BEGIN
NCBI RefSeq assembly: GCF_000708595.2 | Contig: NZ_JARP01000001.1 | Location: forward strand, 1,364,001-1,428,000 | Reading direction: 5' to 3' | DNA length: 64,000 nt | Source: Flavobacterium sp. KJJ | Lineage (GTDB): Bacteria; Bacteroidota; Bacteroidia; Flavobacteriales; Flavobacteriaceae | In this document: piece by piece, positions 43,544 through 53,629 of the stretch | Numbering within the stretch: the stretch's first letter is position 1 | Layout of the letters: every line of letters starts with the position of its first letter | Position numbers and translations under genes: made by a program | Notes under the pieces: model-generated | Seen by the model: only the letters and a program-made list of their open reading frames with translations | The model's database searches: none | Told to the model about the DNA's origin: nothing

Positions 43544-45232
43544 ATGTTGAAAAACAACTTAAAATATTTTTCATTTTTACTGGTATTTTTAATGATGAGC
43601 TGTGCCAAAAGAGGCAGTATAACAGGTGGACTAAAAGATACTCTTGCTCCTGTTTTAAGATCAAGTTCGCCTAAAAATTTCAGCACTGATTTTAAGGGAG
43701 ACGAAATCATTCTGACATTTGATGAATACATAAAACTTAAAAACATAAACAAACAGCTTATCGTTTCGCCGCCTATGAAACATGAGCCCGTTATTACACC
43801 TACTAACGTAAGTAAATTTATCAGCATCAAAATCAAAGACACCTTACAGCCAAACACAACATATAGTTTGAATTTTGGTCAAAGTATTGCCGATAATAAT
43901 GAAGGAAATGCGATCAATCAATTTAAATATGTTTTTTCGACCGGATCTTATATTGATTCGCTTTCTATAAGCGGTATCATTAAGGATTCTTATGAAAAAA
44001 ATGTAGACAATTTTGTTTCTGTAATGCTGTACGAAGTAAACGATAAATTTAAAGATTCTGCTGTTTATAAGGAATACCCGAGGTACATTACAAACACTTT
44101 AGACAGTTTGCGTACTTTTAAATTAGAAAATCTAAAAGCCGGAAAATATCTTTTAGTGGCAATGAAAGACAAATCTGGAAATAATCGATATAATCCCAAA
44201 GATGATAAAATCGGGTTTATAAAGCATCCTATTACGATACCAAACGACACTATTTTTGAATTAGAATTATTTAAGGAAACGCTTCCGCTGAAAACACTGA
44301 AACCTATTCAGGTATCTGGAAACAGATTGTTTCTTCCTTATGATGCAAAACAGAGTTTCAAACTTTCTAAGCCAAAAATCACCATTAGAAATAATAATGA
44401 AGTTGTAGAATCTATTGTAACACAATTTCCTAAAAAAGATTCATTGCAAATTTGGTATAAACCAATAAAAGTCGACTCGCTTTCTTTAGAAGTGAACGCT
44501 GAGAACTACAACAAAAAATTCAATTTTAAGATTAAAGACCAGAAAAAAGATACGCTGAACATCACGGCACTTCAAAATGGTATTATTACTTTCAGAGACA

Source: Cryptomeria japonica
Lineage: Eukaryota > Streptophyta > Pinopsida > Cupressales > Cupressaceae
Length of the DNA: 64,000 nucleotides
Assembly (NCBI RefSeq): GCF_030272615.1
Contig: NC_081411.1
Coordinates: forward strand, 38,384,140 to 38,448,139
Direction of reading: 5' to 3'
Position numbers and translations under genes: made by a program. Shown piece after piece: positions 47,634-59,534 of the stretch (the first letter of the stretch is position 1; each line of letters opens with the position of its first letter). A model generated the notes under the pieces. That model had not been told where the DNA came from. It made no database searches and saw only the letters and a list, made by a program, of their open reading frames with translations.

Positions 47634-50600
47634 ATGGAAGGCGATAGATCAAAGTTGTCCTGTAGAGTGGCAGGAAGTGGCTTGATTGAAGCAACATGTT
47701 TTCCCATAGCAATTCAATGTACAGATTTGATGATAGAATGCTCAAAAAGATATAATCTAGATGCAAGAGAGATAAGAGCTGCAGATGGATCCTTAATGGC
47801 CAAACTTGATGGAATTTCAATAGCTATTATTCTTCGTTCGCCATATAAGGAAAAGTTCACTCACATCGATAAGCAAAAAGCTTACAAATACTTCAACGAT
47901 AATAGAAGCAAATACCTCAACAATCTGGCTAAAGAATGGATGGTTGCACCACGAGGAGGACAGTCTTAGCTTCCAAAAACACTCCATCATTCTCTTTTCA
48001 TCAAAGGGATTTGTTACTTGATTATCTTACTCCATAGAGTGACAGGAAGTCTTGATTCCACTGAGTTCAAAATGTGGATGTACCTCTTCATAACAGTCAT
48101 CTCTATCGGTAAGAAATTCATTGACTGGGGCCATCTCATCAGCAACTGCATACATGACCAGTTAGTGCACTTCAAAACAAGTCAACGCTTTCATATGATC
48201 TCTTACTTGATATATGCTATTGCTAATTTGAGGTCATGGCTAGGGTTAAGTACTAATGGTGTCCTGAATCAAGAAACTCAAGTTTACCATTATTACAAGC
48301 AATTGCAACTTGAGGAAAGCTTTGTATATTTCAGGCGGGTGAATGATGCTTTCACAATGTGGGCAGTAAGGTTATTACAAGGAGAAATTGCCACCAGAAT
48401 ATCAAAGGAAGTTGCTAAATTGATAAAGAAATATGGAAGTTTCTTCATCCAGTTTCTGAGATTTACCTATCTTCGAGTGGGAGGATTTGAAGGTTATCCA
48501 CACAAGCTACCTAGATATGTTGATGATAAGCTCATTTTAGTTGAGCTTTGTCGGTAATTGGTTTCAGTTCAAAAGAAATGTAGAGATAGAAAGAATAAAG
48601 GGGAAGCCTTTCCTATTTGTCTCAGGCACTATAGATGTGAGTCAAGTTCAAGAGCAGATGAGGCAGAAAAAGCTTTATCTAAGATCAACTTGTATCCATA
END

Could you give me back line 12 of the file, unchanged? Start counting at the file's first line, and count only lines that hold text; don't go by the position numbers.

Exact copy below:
44401 AGTTGTAGAATCTATTGTAACACAATTTCCTAAAAAAGATTCATTGCAAATTTGGTATAAACCAATAAAAGTCGACTCGCTTTCTTTAGAAGTGAACGCT